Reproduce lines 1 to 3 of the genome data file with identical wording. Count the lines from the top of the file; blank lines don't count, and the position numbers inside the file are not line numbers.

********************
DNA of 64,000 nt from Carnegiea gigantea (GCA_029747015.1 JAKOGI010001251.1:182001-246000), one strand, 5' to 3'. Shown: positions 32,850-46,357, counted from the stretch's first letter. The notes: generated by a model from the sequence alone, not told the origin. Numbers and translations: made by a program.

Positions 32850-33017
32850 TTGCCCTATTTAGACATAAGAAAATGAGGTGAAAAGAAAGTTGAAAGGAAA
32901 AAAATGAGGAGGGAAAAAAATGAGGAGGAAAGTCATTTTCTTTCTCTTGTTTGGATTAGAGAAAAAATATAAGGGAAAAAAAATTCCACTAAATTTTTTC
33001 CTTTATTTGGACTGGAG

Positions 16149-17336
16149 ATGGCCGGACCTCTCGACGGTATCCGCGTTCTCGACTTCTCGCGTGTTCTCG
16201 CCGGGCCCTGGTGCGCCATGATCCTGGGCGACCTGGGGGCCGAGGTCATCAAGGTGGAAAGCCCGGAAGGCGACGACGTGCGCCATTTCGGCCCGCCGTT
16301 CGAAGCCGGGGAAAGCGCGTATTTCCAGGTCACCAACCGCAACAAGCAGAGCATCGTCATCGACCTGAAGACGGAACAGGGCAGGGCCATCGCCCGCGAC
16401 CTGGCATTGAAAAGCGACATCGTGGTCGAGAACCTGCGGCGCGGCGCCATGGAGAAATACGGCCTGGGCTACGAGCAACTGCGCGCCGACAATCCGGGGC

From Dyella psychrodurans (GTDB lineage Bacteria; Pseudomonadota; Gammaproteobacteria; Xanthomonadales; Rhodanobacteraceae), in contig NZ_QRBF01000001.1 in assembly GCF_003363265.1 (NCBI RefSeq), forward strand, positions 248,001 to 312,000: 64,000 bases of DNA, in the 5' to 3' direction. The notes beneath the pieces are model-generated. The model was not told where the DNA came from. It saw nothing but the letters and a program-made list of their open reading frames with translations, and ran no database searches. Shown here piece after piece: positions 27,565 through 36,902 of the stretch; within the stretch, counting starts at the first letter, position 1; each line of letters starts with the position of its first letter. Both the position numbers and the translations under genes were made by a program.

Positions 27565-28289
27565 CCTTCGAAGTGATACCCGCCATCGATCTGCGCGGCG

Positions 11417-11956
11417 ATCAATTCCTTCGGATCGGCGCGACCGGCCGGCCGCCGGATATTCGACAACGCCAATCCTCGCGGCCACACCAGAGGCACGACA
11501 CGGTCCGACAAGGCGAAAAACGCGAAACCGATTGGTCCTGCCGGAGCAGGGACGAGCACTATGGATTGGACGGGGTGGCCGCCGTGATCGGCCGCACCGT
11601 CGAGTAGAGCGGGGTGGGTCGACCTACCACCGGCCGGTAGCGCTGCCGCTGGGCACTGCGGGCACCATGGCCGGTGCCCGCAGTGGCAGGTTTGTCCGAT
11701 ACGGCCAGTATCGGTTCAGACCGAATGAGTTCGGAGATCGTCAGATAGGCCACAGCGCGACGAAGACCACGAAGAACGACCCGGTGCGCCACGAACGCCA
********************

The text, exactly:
DNA of 64,000 nt from Carnegiea gigantea (GCA_029747015.1 JAKOGI010001251.1:182001-246000), one strand, 5' to 3'. Shown: positions 32,850-46,357, counted from the stretch's first letter. The notes: generated by a model from the sequence alone, not told the origin. Numbers and translations: made by a program.

Positions 32850-33017
32850 TTGCCCTATTTAGACATAAGAAAATGAGGTGAAAAGAAAGTTGAAAGGAAA